INVESTIGATORS: Apple picking, global market - KMSP-TV

INVESTIGATORS: Apple picking, global market

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Flickr/Creative Commons/Phil Roeder Flickr/Creative Commons/Phil Roeder

It's an oft-talked-about trend, robbers targeting people with smart phones -- and the thefts are taking place all over the metro. From the University of Minnesota to the Mall of America, and big names are becoming victims.

Christmas had just passed and the New Year was fast approaching when a former Minneapolis mayoral candidate took a seat at a table in a coffee shop at the Mall of America without knowing he was being watched.

"My hand was no more than in inch or two from the phone and all of a sudden, somebody just came and snatched it off," Mark Andrew recalled.

At the time, Andrew thought there was no way he'd let some punk pilfer his phone.

"I think a lot of people could see themselves in the same situation," he said.

Andrew gave chase and he was gaining.

"I was just after the kid, and I knew I was going to catch him," he remembered.

Yet, he didn't count on the crook having accomplices.

"I got outside the door and I got jumped from behind," Andrew explained.

Two young women knocked him to the floor, and one is accused of beating him with a club. He left the mall bloodied and bruised.

"Stitches in the head, mild concussion," Andrew said. "I'll lose a permanent tooth."

Although not all are violent, phone thefts are soaring. In fact, cell phone thefts account for 40 percent of all robberies in the nation. It is estimated that 100 smart phones disappear each minute in the U.S -- but where are they going? That depends on who is doing the grabbing.

Surveillance video from the Minneapolis-St. Paul International Airport shows what happens when a smart phone sticking out of a woman's purse falls after she exits the escalator. The tiny white speck on the floor is picked up in seconds by a man who grabs it and takes off running. Later, an ad appears on Craigslist.com.

Under the heading of "Found Gold iPhone 5 at Airport," the poster asks for the last four digits of the owner's phone number and writes, "I expect an award of at least $900 or I'm selling it for way more."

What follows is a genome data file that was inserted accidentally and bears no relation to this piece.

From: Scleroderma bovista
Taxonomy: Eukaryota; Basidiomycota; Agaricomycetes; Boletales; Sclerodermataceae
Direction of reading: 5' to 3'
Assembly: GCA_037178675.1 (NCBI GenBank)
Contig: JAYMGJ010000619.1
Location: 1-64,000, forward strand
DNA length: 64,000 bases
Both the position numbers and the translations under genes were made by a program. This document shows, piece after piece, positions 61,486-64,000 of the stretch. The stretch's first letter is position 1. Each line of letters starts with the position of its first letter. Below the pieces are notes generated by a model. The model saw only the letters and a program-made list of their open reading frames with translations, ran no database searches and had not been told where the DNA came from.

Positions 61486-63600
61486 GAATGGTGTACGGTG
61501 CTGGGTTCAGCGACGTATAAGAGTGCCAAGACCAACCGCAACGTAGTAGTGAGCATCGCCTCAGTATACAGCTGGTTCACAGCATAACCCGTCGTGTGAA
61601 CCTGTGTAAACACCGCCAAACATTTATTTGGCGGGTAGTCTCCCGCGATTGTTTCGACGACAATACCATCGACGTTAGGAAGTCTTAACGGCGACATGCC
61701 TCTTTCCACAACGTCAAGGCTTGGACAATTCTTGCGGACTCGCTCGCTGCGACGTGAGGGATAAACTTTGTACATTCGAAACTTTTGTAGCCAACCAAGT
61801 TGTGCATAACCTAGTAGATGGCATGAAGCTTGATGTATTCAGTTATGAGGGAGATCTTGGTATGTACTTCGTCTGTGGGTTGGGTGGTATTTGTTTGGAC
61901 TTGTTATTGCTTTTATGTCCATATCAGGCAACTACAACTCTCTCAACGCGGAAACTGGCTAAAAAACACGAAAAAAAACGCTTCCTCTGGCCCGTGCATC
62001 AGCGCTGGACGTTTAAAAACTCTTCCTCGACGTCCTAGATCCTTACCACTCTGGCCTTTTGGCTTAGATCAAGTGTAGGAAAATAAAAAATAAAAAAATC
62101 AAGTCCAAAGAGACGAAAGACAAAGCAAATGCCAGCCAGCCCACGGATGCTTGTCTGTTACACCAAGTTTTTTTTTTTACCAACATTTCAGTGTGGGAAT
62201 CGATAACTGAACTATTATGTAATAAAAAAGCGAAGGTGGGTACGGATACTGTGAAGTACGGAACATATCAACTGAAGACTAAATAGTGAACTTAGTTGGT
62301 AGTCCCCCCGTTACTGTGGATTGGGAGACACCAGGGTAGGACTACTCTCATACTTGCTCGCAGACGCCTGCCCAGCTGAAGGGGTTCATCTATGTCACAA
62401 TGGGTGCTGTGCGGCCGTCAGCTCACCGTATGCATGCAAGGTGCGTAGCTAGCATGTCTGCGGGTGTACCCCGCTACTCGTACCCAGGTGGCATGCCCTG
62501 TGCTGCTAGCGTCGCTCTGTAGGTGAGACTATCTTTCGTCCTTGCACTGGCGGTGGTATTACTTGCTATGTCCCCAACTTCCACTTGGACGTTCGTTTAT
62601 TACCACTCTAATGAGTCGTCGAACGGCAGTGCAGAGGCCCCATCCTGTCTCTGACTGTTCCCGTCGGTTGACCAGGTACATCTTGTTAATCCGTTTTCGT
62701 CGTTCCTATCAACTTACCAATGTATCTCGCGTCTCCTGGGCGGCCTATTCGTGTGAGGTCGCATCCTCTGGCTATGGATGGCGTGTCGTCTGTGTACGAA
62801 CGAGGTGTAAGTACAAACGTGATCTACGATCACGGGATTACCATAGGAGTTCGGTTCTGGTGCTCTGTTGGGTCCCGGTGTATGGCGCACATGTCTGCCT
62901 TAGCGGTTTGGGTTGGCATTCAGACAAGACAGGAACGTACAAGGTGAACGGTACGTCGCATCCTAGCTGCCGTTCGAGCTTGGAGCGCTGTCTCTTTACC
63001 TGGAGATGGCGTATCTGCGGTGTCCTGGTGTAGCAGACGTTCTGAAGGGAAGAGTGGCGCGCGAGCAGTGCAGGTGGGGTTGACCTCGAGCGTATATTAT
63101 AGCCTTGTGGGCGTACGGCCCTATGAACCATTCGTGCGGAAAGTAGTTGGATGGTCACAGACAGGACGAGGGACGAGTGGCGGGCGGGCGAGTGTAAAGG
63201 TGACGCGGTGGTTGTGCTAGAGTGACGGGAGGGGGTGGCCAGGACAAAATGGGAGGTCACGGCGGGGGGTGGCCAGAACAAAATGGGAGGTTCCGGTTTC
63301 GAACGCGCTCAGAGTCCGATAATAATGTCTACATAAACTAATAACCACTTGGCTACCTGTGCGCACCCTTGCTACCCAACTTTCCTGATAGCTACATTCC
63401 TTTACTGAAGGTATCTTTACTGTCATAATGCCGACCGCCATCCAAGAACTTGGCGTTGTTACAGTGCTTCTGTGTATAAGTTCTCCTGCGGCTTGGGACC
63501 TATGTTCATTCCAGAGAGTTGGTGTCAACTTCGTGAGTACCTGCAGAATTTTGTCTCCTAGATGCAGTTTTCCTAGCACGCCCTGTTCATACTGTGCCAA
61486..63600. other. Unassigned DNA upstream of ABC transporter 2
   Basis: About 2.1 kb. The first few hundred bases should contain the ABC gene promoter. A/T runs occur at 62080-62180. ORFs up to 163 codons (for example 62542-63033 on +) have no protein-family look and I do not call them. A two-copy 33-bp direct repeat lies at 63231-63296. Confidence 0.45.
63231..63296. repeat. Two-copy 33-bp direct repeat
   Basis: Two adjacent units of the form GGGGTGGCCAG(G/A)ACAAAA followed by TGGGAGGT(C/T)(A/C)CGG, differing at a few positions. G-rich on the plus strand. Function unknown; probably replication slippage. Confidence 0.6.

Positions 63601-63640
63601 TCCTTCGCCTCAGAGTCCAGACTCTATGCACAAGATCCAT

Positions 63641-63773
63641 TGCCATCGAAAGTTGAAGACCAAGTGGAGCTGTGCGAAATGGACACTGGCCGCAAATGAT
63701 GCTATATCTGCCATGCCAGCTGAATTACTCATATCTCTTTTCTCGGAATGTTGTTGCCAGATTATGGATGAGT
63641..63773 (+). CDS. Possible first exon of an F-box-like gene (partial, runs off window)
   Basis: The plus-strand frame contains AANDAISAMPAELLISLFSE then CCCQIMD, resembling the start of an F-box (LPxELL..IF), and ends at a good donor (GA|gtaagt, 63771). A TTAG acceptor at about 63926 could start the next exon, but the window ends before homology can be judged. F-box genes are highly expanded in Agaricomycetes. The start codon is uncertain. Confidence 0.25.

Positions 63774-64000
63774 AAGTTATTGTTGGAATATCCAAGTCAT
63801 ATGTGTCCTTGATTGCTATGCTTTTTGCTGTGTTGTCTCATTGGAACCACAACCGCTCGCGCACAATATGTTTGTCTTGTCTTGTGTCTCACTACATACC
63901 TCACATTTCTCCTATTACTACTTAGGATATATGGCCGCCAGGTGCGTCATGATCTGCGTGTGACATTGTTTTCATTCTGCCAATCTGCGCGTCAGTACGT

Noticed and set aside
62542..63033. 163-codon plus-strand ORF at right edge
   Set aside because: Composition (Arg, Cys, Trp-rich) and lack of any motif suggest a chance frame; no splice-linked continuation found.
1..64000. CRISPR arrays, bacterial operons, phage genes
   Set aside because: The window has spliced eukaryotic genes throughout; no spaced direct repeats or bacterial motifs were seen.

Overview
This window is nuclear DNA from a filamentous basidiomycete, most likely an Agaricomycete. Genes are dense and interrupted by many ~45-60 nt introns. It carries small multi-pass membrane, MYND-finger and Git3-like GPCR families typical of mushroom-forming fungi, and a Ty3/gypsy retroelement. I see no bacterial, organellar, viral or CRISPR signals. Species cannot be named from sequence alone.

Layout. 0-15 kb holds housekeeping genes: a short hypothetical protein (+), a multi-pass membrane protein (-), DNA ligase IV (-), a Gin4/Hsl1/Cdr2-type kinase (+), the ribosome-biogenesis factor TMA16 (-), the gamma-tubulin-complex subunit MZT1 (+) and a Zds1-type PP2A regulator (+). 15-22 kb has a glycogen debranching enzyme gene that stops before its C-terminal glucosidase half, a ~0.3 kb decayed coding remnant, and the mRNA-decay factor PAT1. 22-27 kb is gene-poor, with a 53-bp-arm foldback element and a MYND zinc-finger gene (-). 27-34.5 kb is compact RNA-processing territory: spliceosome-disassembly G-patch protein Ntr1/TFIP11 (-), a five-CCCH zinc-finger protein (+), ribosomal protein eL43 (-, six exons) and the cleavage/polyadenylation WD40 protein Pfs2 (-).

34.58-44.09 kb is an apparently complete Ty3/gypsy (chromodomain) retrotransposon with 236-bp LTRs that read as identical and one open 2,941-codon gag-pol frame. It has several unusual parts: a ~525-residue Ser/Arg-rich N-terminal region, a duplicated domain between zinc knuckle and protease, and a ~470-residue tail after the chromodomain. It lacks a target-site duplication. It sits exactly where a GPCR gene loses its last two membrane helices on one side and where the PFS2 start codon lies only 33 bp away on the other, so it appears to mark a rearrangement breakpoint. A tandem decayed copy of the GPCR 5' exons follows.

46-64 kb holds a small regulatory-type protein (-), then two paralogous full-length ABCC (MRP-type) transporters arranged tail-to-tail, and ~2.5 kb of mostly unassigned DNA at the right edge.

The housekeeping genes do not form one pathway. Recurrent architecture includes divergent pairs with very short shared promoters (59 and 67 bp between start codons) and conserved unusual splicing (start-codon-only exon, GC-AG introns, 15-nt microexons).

Airport police were able to track down the man seen in the video. He admitted finding the phone, but denied having anything to do with the online listing. Instead, he claimed to have thrown the device away into the garbage.

The suspect was an airport employee prior to the incident, which cost him his security clearance and his job -- but he's not the only worker believed to have picked up a lost device. Video of another theft shows two cleaners walk away from a plane with an iPad that was left onboard. When police interviewed one of the cleaners, they discovered she also had a stolen iPhone she claimed to have purchased at a store in Minneapolis.

When investigators paid a visit to that store with a search warrant, they found lots of electronic gear that had gone missing -- including computers and cell phones -- from various places in the Twin Cities. Police suspect the owner was buying hot phones for as little as $50 and re-selling them for a huge profit.

"When cell phones are being purchased for a low price, being wiped and sold less than 24 hours later for $350, a reasonable person would believe those items were stolen, Dave Karsnia told the Fox 9 Investigators.

The owner of the store said he didn't know he was buying stolen items. In the end, prosecutors reviewed the evidence collected and decided they didn't have enough to file charges.

Deepali Roth owns a clothing store in Edina, and she says her phone was plucked from her while she was working there.

"My phone got stolen one time and my employee's phone got stolen a second time," Roth explained.

In her own theft, Roth says three people came in to Fashionology. While she was waiting on one, the other two snuck behind the counter, grabbed her iPhone 5 and then dashed out the door.

"If I don't have my phone with me -- seriously, I feel handicapped," Roth said.

Fortunately, Roth had an app that can track a lost or stolen phone. A week later, she got a notification that her phone had been located -- in China.

"I can't believe it," she said.

A healthy black market for hot phones is what makes it possible for a phone to travel from Edina to China in a matter of days -- and it's all about the money. An iPhone worth $200 in the U.S. is worth $2,000 in places like Hong Kong.

Federal agents raided a suspected trafficking operation near Detroit, one of the worst cities for smart phone theft. According to investigators, people had been walking into the store with shopping bags full of devices and leaving with as much as $20,000 in cash.

"There's a really well-established network of people who are committing these crimes," said Maplewood Police Chief Paul Schnell.

In Maplewood, much like everywhere else, there have been plenty of phone thefts. Police were concerned when an automated cash-for-phones machine was placed in the local mall. Schnell said it's been used as a way to unload multiple stolen phones -- but anyone using the kiosk has to provide a name, address, show a valid ID and give a thumb print. That means Maplewood police know exactly who sold stolen phones to the automated teller.

As for Andrew, he's still recovering from the attack at the mall.

"I had a headache for about 10 days, nausea for three," he said.

Yet, if it were to happen again, Andrew says his response would be "the same."

"If we allow those kinds of crimes to happen, the community has lost," he said.

Andrew also got his phone back. It was found in the mall by a passerby and returned to him.

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